Cerebral MRI


Cerebral MRI uses a magnetic field to produce clear pictures of the brain. A person is positioned on a table that slides into the machine, and a coil (specialized antenna device) may be placed around your head. You must lie very still during the scan, because movement can distort the images and decrease their quality. MRI does not use ionizing radiation, but it does have a strong magnetic field that can cause discomfort by pulling on metal objects such as pens, keys and jewelry. It is important to tell the medical staff if you are wearing any type of metal because it can distort the images.Read more:https://biomedscan.ro/rmn-cerebral/

The brain has six lobes: the frontal, parietal, limbic, occipital, and insular lobes. These lobes are involved in many functions such as memory, sight and speech. The occipital lobe, located in the back of the brain, is involved in vision. The insular lobe is a part of the basal ganglia, which controls the body’s balance and movement. The frontal lobe, situated at the very top of the cerebral cortex, is involved in language and emotions.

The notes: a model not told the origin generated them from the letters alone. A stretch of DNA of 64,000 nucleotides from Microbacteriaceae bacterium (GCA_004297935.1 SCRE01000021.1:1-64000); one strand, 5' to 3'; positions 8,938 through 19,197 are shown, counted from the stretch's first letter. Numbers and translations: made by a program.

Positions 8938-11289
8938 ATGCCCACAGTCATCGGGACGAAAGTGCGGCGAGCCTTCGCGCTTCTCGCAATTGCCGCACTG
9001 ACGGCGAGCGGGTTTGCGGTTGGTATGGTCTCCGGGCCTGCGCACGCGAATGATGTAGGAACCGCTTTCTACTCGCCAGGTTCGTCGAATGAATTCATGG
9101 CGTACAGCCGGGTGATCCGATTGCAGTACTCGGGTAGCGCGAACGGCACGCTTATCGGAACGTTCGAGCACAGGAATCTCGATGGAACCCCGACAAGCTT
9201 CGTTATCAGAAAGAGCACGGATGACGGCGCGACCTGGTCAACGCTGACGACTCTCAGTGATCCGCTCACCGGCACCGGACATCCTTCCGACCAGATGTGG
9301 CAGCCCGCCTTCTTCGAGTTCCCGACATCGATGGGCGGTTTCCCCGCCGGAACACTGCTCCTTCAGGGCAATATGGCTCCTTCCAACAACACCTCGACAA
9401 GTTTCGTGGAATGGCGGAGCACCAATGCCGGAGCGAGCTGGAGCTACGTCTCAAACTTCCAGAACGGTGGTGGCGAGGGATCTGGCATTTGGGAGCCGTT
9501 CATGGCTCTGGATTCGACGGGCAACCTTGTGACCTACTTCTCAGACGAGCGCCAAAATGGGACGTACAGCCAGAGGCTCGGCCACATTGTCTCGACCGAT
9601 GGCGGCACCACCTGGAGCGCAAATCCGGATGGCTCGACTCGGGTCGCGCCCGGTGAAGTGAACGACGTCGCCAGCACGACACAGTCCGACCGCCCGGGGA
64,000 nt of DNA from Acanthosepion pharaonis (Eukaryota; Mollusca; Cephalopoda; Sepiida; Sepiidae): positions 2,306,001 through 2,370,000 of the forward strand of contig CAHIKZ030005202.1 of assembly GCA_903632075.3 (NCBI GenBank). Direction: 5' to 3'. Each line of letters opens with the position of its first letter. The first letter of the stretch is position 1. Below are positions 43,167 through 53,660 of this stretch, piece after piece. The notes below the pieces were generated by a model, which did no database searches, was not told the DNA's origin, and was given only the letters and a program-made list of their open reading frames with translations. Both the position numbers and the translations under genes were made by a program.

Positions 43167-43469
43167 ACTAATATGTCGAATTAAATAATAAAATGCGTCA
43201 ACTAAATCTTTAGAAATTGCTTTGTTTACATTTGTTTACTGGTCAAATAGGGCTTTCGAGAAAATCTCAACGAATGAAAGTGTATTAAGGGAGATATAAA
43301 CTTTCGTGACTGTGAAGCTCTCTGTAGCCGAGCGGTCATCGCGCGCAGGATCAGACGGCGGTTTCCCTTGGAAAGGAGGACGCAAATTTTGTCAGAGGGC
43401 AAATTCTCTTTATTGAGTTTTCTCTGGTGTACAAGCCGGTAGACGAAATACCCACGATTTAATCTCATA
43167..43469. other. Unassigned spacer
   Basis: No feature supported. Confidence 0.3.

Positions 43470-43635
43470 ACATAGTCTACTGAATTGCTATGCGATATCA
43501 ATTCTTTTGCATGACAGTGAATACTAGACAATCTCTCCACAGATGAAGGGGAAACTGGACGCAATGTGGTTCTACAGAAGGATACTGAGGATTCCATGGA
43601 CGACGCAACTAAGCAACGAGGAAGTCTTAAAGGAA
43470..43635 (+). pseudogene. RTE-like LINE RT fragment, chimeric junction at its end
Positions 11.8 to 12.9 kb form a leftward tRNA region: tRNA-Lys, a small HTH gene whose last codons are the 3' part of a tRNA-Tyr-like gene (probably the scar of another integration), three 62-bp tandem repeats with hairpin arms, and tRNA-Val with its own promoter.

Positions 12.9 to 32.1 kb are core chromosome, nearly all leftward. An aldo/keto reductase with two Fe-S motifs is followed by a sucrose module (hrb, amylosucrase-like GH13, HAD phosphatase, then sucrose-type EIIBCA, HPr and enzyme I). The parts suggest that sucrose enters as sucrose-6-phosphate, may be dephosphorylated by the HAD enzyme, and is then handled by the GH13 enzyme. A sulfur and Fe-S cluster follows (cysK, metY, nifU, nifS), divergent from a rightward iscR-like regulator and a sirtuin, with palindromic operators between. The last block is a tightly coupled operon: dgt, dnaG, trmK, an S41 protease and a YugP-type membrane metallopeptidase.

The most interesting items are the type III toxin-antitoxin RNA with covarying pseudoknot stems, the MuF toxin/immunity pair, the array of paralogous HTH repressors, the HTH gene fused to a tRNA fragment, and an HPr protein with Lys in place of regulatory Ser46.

Inside the Mind: A Deep Dive into the World of Cerebral MRI

The white matter is a bundle of nerve fibers connecting the different parts of the brain. MR imaging of the brain is useful in showing these fiber tracts, and it can detect abnormalities in this area. The genu, premotor, sensory-motor, and visual-motor tracts are the most important for identifying abnormalities in this region. Our study found that the majority of infants with white-matter damage (54%) were born after 34 weeks, suggesting that their brain lesions could not have been caused by obstetric factors.

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